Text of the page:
The strategy draws a distinction between the "lead" role that the Pentagon intends to play in bolstering these long-established air and sea missions and the "support" role still envisioned for U.S. land operations.
Legal barriers to sending the armed forces into U.S. streets have existed for more than a century under the Posse Comitatus Act. Enacted in 1878, the law was prompted by the perceived misuse of federal troops after the Civil War to supervise elections in the former Confederate states. Over the years, the law has come to reflect a more general reluctance to involve the military in domestic law enforcement, although its provisions have been amended from time to time to allow some exceptions, including a military role in putting down insurrections, in assisting in drug interdiction work, and in providing equipment, training and advice.
Along with civil liberties groups, many senior Pentagon officials have tended to be wary of seeing troops operate on U.S. soil. Military commanders argue that their personnel are not specifically trained in domestic security, and they worry that homeland tasks could lead to serious political problems.
Still, the Pentagon has established new administrative structures in recent years in recognition of a growing military contribution to homeland defense. It set up the Northern Command in 2002 to oversee military operations in the United States. It created a new assistant secretary for homeland defense. And it designated a one-star general on the Joint Chiefs of Staff to work on the issue.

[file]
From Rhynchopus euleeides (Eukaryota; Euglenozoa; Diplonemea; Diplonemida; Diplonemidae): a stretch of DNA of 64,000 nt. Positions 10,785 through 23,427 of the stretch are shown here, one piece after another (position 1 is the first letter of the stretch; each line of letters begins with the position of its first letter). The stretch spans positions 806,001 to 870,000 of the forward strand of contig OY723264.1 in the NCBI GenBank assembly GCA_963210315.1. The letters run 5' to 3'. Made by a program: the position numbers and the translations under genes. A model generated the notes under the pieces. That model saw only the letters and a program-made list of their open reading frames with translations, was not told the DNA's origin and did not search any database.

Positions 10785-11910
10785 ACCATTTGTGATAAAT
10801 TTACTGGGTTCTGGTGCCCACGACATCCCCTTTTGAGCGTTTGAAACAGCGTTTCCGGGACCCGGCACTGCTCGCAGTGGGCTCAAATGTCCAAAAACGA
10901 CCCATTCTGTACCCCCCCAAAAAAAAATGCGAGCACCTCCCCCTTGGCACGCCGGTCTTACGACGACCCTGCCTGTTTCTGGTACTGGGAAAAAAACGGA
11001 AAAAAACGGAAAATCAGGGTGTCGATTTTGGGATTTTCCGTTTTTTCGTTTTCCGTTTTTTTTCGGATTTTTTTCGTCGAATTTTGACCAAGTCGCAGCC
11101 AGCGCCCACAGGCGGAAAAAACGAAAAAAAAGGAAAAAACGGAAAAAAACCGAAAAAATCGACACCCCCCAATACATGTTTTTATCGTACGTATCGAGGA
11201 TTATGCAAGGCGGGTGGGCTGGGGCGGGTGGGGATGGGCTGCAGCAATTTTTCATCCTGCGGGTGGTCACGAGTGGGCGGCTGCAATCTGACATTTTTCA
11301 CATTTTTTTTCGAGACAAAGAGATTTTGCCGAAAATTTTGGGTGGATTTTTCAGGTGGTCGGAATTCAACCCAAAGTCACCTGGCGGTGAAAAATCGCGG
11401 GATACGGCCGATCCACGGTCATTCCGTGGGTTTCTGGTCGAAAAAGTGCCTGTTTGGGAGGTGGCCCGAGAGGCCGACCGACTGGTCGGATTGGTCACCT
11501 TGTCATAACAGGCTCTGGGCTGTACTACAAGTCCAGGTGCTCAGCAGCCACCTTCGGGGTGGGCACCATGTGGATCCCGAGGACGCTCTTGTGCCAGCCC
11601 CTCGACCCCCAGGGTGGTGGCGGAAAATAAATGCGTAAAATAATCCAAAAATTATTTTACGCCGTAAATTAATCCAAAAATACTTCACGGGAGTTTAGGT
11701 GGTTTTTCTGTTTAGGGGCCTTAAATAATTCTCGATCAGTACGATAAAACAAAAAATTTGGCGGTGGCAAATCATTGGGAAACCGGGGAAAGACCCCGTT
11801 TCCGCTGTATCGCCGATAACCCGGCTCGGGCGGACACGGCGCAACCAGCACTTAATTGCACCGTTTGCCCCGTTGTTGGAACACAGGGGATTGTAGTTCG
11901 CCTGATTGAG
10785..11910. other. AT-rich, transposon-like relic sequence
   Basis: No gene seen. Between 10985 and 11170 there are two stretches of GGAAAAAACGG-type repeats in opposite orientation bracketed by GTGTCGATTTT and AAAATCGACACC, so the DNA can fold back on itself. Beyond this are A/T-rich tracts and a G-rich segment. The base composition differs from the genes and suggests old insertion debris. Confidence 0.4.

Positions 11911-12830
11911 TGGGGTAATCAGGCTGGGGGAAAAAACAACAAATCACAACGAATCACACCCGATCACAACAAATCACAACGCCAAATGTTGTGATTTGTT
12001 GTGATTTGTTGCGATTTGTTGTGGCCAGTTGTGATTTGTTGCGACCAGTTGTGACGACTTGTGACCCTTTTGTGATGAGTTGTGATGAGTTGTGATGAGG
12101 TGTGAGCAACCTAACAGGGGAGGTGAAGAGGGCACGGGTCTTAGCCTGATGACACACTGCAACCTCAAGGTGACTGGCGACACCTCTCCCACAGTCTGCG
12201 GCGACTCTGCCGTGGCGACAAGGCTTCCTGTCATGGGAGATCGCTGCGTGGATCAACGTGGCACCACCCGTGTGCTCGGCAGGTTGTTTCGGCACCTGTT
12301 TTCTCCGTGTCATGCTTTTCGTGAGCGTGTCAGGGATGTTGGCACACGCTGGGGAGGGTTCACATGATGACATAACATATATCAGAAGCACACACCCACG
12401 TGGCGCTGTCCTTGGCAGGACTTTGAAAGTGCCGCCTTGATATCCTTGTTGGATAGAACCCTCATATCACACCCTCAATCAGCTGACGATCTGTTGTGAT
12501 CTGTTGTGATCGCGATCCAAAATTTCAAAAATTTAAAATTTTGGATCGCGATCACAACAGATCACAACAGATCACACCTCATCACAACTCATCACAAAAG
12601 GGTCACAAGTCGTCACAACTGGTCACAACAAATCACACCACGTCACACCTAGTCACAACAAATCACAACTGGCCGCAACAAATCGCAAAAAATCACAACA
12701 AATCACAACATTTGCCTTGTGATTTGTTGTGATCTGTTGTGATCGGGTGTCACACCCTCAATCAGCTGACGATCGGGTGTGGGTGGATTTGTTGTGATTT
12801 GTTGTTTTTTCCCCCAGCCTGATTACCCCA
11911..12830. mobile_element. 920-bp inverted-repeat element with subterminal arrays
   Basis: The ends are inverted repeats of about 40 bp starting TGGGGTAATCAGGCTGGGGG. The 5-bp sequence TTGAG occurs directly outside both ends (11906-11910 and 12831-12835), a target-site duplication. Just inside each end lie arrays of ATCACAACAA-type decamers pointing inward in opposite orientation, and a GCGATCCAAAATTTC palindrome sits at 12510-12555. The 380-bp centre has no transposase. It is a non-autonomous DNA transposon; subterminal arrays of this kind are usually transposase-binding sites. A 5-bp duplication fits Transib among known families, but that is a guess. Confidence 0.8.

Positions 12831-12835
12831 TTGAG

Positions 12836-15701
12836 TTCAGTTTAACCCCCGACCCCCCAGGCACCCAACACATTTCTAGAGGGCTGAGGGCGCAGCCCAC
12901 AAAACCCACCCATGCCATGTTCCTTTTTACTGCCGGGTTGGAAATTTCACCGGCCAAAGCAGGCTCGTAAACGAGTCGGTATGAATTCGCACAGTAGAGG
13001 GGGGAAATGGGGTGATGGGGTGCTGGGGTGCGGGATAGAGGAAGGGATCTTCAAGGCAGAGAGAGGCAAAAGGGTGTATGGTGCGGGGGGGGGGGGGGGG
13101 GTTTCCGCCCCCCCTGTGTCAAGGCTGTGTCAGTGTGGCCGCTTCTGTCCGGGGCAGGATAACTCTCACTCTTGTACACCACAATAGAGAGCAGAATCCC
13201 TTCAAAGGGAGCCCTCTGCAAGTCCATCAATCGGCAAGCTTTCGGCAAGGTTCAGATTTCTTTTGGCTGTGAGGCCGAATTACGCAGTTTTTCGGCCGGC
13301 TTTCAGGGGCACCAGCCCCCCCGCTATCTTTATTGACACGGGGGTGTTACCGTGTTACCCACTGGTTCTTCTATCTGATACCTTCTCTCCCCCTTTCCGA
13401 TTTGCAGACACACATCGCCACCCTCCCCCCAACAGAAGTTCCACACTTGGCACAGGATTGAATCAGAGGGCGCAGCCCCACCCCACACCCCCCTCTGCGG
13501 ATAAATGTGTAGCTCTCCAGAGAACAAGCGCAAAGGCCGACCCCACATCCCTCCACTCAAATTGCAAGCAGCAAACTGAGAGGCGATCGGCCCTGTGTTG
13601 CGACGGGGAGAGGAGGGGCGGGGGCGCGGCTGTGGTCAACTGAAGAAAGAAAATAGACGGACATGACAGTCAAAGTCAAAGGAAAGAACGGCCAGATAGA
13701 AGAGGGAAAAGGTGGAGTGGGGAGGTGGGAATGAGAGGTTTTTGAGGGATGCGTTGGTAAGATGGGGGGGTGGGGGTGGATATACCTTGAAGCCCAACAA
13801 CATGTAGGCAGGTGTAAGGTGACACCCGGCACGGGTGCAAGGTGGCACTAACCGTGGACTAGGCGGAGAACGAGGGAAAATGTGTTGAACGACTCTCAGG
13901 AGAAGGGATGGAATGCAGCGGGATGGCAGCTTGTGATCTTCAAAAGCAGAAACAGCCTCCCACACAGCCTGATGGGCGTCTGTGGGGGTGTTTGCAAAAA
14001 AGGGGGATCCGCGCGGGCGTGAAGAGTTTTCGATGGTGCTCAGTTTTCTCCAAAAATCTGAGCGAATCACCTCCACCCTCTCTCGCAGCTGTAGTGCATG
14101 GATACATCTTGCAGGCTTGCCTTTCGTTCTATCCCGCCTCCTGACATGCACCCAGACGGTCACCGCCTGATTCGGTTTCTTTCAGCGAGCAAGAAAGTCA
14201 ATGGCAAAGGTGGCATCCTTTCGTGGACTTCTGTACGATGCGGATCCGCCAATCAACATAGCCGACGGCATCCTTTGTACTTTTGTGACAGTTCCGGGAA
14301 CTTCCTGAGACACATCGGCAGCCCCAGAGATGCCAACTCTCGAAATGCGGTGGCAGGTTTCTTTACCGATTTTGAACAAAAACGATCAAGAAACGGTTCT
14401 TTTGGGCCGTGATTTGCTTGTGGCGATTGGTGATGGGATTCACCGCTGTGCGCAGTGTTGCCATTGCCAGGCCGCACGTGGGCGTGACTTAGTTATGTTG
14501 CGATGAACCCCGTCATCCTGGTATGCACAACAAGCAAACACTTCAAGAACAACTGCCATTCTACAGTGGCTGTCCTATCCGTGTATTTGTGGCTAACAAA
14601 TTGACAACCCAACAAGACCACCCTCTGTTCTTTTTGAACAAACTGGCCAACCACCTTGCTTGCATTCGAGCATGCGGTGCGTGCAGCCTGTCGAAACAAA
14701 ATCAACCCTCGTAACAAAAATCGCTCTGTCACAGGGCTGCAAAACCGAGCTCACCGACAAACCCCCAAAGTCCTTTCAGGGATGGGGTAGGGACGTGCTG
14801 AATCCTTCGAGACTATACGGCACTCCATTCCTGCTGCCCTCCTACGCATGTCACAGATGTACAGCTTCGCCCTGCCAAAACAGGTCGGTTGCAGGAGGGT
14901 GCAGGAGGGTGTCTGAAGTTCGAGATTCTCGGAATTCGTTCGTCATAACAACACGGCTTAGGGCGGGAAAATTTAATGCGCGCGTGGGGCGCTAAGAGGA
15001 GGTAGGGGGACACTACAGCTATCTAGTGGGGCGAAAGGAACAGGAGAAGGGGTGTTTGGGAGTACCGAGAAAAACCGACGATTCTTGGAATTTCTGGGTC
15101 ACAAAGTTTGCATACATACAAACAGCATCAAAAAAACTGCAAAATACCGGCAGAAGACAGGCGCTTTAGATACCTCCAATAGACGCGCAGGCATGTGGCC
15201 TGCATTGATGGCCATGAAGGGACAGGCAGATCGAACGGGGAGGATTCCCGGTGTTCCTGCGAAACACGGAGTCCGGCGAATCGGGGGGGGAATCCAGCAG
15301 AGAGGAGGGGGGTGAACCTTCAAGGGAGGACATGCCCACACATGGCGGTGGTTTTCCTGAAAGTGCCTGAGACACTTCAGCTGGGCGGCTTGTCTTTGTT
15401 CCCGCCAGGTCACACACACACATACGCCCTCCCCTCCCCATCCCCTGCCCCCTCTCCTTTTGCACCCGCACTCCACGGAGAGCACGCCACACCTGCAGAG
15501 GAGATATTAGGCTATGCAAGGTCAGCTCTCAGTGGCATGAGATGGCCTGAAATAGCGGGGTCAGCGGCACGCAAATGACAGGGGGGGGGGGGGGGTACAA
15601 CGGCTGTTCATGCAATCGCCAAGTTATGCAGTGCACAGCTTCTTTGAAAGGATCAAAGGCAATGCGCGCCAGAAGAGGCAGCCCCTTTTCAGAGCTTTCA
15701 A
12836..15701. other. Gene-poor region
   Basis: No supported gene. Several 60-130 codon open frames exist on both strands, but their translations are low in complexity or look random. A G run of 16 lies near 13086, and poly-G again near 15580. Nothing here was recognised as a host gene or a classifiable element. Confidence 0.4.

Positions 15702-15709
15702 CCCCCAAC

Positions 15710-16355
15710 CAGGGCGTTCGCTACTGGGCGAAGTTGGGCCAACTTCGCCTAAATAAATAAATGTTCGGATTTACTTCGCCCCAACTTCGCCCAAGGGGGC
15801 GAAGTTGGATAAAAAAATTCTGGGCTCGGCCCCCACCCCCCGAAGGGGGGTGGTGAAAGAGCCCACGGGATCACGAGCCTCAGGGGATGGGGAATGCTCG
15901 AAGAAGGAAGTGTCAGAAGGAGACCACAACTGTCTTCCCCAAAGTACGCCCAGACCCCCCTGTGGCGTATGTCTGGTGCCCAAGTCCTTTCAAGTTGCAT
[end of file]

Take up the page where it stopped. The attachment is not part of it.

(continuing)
Additionally, the National Guard has been building small "civil support teams" to provide emergency assistance in the wake of a chemical, biological, nuclear or high-explosive attack. By the end of 2007, 55 of the 22-person teams are due -- at least one for each state and U.S. territory.
The new strategy notes that the Guard "is particularly well suited for civil support missions" because it is "forward deployed in 3,200 communities," exercises routinely with local law enforcement and is accustomed to dealing with communities in times of crisis. Indeed, Guard leaders have welcomed an expanded homeland security role.
But they have also argued for allowing the Guard to retain its overseas combat missions, concerned that a sole focus on civil support would undermine the Guard's ability to serve as a strategic reserve and to fight in future wars.
The new strategy calls for the development of larger sets of "modular reaction forces" to be staffed by the Guard for dealing with the aftermath of mass-casualty attacks. Officials said the composition of these forces is under discussion as part of this year's Quadrennial Defense Review, a Pentagon-wide reassessment of missions, weapons and forces.
But the homeland defense strategy also explicitly rejects the idea of dedicating these additional Guard forces to the civil support mission, saying they will remain "dual mission in nature."
In the area of intelligence, the strategy speaks of developing "a cadre" of Pentagon terrorism specialists and of deploying "a number of them" to "interagency centers" for homeland defense and counterterrorism -- a reference to new teaming arrangements with the FBI and other domestic law enforcement agencies. The document notes that this represents a significant departure from the Cold War when Pentagon analysts worked mostly with the State Department and the intelligence community to combat the Soviet Union.
"The move toward a domestic intelligence capability by the military is troubling," said Gene Healy, a senior editor at the Cato Institute, a nonprofit libertarian policy research group in Washington.
"The last time the military got heavily involved in domestic surveillance, during the Vietnam War era, military intelligence kept thousands of files on Americans guilty of nothing more than opposing the war," Healy said. "I don't think we want to go down that road again."